The slow accumulation of access rights is the silent threat lurking in your organization’s system. If access rights aren’t regularly reviewed, an employee can accumulate access to assets they no longer need.
When a secretary in accounting moves to a different department, they no longer require access to the assets of their former department. If an employee needed access to a critical asset for a one-month project, they shouldn’t still have access a year later. But if access isn’t regularly checked, the sheer amount of access any single employee has can creep higher and higher, increasing the insider threat risk alongside it.
Sometimes employees are given too much access, and they can take advantage of that – whether maliciously or unintentionally. The secretary in the accounting department of a hospital doesn’t need access to private patient records, just as an ER doctor probably doesn’t need access to hospital branding files. Only give employees the least amount of privilege necessary to achieve a job function.
Third-party data breaches are making headlines consistently, and it’s for a reason. Third-party access is difficult to manage, and if not done properly and meticulously, more is at risk than just that one access point. The “hack one – breach many” trend isn’t going away.
The effects of the SolarWinds cyber attack are still being felt years later, and it all happened because SolarWinds is a third party vendor for thousands of organizations. That’s thousands of critical access points that can be exploited with one unprotected user access right.
Managing user access is crucial to securing your organization’s critical access points and making sure every user only has the access they need to complete a task. Here are some best practices for managing the access provisioning lifecycle:
Access governance, or the systems and processes that make sure access policy is followed as closely as possible, helps your organization implement a user access provisioning policy that works for your organization while keeping what’s most valuable safe. Access governance best practices include:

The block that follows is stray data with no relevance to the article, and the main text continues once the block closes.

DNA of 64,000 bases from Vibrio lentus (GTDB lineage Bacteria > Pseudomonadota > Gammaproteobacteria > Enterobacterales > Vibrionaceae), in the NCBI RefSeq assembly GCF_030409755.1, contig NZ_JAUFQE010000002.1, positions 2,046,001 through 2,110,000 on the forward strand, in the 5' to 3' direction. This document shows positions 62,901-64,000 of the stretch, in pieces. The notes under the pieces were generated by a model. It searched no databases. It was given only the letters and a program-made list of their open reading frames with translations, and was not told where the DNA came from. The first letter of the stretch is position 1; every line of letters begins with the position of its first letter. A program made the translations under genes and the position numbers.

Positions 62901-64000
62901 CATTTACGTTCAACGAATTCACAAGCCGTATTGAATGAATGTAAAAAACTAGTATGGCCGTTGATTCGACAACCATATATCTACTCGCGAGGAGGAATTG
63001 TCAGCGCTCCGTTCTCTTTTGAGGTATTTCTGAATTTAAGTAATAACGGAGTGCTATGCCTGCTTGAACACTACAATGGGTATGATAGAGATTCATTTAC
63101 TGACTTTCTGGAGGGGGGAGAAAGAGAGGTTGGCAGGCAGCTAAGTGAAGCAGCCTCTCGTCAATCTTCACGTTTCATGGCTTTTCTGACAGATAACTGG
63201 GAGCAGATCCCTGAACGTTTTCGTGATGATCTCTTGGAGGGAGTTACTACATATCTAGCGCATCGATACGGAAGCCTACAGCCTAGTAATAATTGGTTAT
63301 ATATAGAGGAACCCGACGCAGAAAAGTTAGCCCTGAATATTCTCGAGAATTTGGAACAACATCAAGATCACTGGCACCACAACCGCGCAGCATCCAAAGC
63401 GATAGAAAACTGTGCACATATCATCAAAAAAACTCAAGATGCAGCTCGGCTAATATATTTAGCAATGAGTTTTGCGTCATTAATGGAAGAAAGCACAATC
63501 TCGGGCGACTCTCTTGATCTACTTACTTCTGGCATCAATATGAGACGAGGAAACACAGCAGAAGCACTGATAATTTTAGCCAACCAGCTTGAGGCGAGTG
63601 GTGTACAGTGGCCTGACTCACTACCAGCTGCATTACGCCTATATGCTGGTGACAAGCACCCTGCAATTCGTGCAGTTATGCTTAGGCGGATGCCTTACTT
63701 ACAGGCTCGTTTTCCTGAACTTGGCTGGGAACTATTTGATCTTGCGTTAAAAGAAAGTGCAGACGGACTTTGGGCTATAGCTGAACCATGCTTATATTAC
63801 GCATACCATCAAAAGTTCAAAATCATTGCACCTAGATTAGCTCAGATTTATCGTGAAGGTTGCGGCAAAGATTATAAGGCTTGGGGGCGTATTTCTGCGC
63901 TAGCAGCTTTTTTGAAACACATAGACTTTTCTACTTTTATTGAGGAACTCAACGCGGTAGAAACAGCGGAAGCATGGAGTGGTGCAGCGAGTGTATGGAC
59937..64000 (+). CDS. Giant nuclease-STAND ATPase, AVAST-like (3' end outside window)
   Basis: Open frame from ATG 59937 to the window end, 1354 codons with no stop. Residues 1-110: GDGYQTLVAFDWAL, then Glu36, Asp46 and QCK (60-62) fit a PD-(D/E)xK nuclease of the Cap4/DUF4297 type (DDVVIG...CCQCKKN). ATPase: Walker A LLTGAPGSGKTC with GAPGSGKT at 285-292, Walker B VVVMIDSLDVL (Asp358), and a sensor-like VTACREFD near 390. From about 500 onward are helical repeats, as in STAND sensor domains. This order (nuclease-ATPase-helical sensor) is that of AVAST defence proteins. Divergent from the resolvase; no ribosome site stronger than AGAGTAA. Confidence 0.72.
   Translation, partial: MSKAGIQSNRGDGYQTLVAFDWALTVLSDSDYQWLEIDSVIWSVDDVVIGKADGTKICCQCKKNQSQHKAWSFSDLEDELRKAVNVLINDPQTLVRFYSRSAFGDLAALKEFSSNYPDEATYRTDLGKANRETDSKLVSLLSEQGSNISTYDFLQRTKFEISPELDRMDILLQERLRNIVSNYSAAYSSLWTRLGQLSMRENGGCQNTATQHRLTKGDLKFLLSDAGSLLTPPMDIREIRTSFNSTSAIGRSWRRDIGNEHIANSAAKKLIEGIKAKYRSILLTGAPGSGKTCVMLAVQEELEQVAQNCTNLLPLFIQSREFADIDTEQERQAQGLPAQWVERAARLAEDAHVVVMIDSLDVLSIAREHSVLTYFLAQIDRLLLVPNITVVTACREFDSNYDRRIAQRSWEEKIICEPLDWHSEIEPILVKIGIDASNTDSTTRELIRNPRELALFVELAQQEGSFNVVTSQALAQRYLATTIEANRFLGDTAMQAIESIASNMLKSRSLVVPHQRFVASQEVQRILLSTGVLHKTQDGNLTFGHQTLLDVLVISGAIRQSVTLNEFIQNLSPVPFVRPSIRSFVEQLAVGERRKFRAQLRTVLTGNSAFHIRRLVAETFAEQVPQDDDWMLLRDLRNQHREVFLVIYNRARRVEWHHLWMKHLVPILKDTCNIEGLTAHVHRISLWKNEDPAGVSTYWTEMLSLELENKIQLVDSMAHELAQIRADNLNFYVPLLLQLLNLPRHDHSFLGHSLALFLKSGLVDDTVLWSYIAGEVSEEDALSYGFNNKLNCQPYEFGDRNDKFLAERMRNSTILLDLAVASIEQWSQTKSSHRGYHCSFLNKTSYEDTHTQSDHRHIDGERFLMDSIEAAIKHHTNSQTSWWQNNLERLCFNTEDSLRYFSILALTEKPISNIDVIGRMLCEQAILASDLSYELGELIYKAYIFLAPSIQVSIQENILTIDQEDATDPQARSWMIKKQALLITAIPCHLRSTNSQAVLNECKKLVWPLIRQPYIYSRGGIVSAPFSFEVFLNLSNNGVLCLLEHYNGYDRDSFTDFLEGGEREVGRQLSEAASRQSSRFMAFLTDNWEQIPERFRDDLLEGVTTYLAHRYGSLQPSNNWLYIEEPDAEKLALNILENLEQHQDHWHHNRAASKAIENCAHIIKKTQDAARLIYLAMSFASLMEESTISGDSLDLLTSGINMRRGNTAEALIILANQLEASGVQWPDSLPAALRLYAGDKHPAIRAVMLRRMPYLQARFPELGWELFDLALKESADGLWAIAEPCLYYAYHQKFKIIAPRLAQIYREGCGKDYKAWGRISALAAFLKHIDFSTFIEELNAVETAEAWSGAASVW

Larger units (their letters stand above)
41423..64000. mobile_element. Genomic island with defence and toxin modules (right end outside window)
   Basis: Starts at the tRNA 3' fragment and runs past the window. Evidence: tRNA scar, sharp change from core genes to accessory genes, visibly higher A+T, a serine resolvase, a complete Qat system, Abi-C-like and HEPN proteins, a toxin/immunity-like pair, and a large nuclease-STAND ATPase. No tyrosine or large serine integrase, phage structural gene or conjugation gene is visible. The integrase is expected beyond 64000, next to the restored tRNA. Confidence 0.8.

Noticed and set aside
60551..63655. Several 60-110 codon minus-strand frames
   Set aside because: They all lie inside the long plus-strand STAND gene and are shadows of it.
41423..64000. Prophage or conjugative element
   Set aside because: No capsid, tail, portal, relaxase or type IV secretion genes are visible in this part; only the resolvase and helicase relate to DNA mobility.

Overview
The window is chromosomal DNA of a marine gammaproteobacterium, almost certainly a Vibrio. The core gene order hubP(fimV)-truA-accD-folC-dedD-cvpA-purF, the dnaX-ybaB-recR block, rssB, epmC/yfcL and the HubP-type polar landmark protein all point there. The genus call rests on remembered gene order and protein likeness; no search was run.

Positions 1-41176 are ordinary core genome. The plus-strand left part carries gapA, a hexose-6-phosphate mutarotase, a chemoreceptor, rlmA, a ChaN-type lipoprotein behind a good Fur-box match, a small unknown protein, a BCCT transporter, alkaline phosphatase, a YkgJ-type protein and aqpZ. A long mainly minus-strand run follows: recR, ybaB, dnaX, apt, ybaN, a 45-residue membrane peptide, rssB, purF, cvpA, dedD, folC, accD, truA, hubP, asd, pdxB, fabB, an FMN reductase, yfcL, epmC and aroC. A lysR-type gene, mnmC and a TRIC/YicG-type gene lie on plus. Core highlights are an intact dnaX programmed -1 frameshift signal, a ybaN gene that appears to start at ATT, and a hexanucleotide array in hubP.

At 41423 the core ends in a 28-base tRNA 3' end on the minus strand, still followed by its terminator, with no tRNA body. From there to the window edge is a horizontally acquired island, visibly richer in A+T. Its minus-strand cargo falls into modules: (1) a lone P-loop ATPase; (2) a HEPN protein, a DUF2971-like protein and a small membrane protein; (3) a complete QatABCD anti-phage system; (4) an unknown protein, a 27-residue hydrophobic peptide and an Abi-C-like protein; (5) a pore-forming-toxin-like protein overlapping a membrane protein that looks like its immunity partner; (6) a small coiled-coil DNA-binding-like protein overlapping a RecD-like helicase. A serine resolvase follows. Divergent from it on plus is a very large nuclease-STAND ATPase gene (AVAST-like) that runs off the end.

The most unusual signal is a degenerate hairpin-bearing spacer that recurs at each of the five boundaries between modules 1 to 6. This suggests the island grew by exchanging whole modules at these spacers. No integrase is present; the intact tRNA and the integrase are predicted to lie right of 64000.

If access governance is the overall policy, access controls are the little details that make that policy work. Implementing access controls give visibility into what users have access to what assets. If a notification shows a user accessing a critical access point they shouldn’t, that can be remedied in the moment, preventing a potential breach.
Kinds of fine-grained access control measures include:
A periodic inventory of access rights to certain networks and systems is the clearest way to gain visibility into who has access to what.
Every access control could be in place, but it’s always better to double-check than face the consequences. User access reviews can be manual, but there’s also software, like SecureLink Access Intelligence, that conducts automatic reviews to help maintain internal system control.
Handling access provisioning and de-provisioning can be tedious and prone to human error. Learn more about how enterprise access software can streamline the process with ease and efficiency.